ASocSc in Public Administration and Management (CityU, HK), BSocSc (Honours) in Social Policy (HKBU, HK), MA in Social Policy (York, UK)
Youth policy in the post-Anti-Extradition Bill movement era in Hong Kong
Hong Kong experienced a massive social movement in 2019. The focus of the conflict was an extradition law. It allows the HK government to extradite suspects/criminals to mainland China, Macao SAR and Taiwan. The protests in 2019 led to ongoing social unrest. Young people had an active role in the social movement. Their active involvement implicates the making of youth policy in Hong Kong.
Youth policy, however, does not have a coherent provision in Hong Kong. Policies for youth are subordinated into different policy fields, including education, employment, housing and criminal justice policies. Hong Kong’s social movement in 2019 is a relevant area for research on the making of youth policy in the city. This study focuses on the development of youth policy in the post-anti-extradition bill movement era. It aims to explore policy change after the social movement in Hong Kong and explore any implications for future social policy-making in the city.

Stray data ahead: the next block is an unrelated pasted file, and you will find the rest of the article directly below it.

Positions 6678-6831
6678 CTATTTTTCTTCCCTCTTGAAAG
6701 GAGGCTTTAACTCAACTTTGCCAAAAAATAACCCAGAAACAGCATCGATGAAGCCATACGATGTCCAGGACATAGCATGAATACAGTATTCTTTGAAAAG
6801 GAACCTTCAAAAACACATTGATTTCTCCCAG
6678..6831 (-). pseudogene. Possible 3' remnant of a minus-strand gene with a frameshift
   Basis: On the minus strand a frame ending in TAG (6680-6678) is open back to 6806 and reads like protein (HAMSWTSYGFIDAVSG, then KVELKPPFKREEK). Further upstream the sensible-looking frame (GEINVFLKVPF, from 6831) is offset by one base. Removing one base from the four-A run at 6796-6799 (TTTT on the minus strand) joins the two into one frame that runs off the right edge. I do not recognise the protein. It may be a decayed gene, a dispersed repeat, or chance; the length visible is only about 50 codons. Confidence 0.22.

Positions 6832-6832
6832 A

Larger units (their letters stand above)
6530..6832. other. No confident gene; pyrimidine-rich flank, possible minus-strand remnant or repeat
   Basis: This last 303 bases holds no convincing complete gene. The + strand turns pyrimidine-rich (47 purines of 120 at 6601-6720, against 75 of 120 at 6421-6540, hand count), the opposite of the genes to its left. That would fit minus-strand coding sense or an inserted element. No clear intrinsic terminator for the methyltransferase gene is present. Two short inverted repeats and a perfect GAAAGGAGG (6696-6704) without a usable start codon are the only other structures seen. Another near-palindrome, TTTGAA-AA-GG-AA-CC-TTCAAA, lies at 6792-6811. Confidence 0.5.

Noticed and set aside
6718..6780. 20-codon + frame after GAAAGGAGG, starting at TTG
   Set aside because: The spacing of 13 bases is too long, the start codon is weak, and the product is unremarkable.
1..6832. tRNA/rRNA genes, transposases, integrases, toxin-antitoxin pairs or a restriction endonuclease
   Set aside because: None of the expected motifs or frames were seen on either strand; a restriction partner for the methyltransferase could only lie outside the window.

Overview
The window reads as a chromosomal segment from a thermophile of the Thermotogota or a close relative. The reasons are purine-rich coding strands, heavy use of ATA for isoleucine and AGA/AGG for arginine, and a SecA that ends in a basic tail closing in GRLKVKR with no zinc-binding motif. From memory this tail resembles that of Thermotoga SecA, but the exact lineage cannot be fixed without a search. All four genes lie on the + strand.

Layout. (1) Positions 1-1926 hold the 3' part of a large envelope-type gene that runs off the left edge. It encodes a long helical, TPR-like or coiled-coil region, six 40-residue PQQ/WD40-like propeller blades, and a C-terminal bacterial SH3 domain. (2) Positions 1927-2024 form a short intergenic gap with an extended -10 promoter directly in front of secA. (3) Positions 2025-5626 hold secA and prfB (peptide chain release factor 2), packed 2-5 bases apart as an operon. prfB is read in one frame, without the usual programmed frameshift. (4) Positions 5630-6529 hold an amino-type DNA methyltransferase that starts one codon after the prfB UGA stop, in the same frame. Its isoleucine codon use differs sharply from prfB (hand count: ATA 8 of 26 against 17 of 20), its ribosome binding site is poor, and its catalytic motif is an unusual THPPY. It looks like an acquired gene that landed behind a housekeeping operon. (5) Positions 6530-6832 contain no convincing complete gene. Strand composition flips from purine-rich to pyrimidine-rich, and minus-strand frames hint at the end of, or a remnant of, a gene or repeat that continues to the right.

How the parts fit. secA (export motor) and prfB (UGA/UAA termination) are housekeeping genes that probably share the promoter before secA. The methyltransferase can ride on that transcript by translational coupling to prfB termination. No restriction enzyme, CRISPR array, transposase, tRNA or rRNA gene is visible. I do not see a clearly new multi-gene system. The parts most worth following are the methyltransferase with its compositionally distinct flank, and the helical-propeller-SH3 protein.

For my first degree, I graduated from Hong Kong Baptist University with a Bachelor of Social Sciences (Honours) in Social Policy in 2018. Since then, I started my journey of social policy learning. The undergraduate study at HKBU developed my interests in social policy, social justice, policy-making process, politics, history of social policy and welfare provisions for the disadvantaged people.
After my first degree, I was offered by the University of York to study a Master of Arts in Social Policy in 2018-19. It further enhanced my understanding of social policy. The training I received at York strengthened my insight into social policy in UK’s and European contexts. My MA dissertation was about social capital accumulation and Christianity in England.
I went back to Hong Kong for employment after my MA. I first worked as a Research Assistant in the Department of Social and Behaviour Sciences of the City University of Hong Kong, responsible for a research project investigating disabled young people’s school to work transition. This project was funded by the Hong Kong Equal Opportunities Commission. This job developed my interest in youth studies, especially for disadvantaged young people. After this research post, I worked as an Assistant Centre Supervisor in a Community Centre of the Salvation Army Hong Kong and Macau Command. This job was a frontline youth service job. I accumulated rich experience in serving young people in the community and helping people who are in need.
My previous education and work experiences directed me to do a PhD research. I want to study further in youth policy for Hong Kong. In 2019, Hong Kong experienced a massive Anti-Extradition Bill movement. It is a suitable area for further research. I am particularly interested in its implications for youth policy. So, I started my PhD in the School for Business and Society in September 2021.